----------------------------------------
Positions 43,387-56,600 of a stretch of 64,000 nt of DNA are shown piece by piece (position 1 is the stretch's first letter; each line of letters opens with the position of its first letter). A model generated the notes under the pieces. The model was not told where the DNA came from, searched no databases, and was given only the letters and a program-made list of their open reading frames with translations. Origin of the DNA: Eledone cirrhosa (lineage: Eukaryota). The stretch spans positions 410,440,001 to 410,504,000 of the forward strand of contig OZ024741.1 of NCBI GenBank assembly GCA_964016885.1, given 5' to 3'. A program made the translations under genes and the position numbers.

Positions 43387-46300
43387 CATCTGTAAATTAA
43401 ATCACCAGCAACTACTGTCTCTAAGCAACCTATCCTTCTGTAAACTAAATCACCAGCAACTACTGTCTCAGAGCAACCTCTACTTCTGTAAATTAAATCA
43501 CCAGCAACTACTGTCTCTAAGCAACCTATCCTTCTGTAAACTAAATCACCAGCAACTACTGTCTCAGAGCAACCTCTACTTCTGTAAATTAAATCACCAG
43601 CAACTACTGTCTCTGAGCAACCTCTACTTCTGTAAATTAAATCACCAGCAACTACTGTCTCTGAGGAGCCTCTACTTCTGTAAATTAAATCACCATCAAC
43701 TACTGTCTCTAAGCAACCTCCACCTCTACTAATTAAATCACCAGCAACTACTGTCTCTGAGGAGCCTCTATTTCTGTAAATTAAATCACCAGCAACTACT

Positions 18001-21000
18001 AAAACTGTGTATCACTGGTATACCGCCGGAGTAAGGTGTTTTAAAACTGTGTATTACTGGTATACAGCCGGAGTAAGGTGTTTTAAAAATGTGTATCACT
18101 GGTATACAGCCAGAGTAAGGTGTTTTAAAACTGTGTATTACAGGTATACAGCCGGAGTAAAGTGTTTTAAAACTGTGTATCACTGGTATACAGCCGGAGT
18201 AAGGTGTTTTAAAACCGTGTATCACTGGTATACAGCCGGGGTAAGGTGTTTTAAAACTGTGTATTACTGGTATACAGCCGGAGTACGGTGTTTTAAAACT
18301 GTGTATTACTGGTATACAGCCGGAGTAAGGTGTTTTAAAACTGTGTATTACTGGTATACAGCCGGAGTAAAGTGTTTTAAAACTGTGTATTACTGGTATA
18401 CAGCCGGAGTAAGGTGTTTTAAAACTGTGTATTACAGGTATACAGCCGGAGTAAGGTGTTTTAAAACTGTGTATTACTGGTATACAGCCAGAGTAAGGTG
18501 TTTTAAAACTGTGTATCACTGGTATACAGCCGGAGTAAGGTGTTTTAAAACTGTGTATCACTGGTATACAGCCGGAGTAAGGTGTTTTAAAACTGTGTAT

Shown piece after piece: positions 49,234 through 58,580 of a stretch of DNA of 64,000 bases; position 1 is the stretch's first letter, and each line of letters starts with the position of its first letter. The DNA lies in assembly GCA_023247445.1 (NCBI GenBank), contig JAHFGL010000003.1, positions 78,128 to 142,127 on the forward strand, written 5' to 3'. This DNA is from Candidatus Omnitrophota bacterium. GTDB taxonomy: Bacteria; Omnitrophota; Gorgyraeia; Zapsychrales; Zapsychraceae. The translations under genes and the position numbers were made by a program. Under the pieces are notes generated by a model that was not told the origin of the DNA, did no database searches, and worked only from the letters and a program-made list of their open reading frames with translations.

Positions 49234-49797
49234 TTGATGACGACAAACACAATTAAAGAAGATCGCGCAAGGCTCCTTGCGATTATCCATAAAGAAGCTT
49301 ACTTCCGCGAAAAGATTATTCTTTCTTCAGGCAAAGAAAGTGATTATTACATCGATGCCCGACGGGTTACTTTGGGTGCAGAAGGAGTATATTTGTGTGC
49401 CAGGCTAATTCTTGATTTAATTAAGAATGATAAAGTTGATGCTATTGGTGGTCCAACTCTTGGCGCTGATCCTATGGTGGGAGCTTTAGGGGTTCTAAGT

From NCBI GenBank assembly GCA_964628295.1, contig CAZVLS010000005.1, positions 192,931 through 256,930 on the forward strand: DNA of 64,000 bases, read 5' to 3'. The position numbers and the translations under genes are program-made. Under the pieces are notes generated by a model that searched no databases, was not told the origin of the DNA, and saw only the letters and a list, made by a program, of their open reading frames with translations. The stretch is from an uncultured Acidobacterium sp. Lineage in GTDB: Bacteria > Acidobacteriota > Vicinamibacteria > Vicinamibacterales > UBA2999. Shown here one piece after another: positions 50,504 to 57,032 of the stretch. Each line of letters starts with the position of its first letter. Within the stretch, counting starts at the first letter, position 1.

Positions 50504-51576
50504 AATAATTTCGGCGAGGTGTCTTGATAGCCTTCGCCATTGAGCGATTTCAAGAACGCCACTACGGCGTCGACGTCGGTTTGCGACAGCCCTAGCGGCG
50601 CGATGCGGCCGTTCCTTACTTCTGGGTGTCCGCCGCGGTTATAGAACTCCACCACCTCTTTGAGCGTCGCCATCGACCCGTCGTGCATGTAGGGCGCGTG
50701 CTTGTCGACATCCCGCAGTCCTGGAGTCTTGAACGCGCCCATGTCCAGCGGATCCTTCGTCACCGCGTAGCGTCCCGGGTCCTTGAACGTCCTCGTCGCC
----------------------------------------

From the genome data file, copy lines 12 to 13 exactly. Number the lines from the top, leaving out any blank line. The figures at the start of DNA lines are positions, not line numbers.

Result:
18301 GTGTATTACTGGTATACAGCCGGAGTAAGGTGTTTTAAAACTGTGTATTACTGGTATACAGCCGGAGTAAAGTGTTTTAAAACTGTGTATTACTGGTATA
18401 CAGCCGGAGTAAGGTGTTTTAAAACTGTGTATTACAGGTATACAGCCGGAGTAAGGTGTTTTAAAACTGTGTATTACTGGTATACAGCCAGAGTAAGGTG